Shelter

285.152286.807286.9920.60.1

Rent of primary residence

281.093282.052284.9961.41.0

Owners' equiv. rent of residences (1)

295.814297.184296.3190.2-0.3

Owners' equiv. rent of primary residence (1)

295.814297.184296.3190.2-0.3

Fuels and utilities

361.822365.647372.7643.01.9

Household energy

327.720326.213336.1992.63.1

Energy services

323.087321.536331.3192.53.0

Electricity

319.216318.495328.1402.83.0

Utility (piped) gas service

337.828319.212336.870-0.35.5

Household furnishings and operations

154.423151.969151.243-2.1-0.5

Apparel

119.349118.673112.261-5.9-5.4

Transportation

232.743233.523237.6142.11.8

Private transportation

236.782236.249238.8680.91.1

Motor fuel

330.172318.978323.852-1.91.5

Gasoline (all types)

339.865328.085332.979-2.01.5

Gasoline, unleaded regular (2)

361.351348.933353.670-2.11.4

Gasoline, unleaded midgrade (2) (3)

264.255254.443260.927-1.32.5

Gasoline, unleaded premium (2)

299.731289.686292.718-2.31.0

Medical care

343.253347.116348.1331.40.3

Recreation (4)

116.347117.289119.3132.51.7

Education and communication (4)

138.251140.594141.9812.71.0

Other goods and services

446.226448.131450.0110.80.4
 

Commodity and service group

 
 

All Items

253.202254.646255.9891.10.5

Commodities

200.687200.516200.215-0.2-0.2

Commodities less food & beverages

168.153167.275166.088-1.2-0.7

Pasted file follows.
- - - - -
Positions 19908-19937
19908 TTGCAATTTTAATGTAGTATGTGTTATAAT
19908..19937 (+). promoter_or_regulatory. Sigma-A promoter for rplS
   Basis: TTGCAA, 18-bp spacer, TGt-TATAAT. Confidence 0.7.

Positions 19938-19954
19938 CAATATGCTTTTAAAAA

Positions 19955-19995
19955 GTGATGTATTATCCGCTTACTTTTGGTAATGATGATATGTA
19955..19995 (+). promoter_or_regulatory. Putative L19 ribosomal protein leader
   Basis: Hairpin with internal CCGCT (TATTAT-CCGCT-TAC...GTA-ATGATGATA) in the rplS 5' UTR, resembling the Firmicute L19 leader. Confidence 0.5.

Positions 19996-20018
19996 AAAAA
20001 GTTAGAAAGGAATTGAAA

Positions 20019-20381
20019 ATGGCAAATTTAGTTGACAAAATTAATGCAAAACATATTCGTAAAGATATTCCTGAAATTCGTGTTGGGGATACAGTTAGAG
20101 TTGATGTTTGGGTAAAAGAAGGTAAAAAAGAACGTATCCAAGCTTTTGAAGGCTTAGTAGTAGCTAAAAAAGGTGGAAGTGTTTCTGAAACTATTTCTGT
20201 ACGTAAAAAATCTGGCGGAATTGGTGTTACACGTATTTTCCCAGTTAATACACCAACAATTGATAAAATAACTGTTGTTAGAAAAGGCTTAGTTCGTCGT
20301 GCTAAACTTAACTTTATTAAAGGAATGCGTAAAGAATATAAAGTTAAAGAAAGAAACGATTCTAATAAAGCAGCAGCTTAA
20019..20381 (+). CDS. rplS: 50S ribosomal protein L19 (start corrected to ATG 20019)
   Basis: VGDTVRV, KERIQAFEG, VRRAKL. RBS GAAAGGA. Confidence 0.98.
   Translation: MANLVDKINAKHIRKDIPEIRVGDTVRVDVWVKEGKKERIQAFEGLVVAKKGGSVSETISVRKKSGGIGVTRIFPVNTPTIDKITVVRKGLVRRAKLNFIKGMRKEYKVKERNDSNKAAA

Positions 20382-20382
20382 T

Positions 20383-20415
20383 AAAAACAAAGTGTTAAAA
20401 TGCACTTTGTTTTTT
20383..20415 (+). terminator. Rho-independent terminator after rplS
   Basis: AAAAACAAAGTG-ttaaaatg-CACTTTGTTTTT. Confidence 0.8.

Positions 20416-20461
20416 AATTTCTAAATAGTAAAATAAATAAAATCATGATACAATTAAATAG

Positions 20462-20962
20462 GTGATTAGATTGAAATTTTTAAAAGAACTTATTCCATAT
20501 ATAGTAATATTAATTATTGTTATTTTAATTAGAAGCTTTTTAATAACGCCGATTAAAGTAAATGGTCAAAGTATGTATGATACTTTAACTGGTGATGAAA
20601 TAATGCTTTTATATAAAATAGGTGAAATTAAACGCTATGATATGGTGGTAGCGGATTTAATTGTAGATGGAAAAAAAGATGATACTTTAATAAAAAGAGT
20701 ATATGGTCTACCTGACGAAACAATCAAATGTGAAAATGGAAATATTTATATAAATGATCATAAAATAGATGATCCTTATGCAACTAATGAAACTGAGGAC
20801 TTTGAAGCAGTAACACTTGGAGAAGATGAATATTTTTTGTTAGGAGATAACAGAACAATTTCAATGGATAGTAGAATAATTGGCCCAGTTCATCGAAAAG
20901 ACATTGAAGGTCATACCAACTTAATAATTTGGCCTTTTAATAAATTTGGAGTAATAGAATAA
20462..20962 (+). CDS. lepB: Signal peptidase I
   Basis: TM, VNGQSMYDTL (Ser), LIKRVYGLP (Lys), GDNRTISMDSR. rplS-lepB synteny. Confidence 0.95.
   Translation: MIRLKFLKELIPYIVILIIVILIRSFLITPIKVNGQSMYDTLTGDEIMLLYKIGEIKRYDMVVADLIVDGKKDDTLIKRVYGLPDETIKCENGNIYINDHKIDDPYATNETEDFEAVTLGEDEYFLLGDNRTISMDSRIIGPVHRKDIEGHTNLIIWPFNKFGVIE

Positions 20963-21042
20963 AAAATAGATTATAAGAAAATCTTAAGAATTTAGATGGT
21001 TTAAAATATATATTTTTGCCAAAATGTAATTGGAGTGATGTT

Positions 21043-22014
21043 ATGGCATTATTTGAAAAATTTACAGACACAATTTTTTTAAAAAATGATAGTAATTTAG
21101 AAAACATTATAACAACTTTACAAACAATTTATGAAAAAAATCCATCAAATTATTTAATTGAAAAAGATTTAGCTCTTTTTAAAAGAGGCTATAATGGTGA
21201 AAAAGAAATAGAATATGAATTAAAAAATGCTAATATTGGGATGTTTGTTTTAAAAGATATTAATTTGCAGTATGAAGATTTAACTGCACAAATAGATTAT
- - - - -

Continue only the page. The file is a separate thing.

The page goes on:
Nondurables less food & beverages

214.632212.447210.735-1.8-0.8

Durables

117.098117.645117.0450.0-0.5

Services

299.462302.237304.9681.80.9
 

Special aggregate indexes

 
 

All items less medical care

248.469249.794251.1481.10.5

All items less shelter

239.785241.146242.7991.30.7

Commodities less food

171.426170.629169.359-1.2-0.7

Nondurables

233.924233.430233.276-0.3-0.1

Nondurables less food

216.873214.926213.093-1.7-0.9

Services less rent of shelter (1)

317.844322.198327.6643.11.7

Services less medical care services

294.687297.254299.9661.80.9

Energy

326.666320.375328.6990.62.6

All items less energy

250.048252.007253.0861.20.4

All items less food and energy

251.405253.532254.5191.20.4

Footnotes
(1) Index is on a December 1982=100 base.
(2) Special index based on a substantially smaller sample.
(3) Indexes on a December 1993=100 base.
(4) Indexes on a December 1997=100 base.
 

- Data not available.
 

 

Last Modified Date: Tuesday, August 19, 2014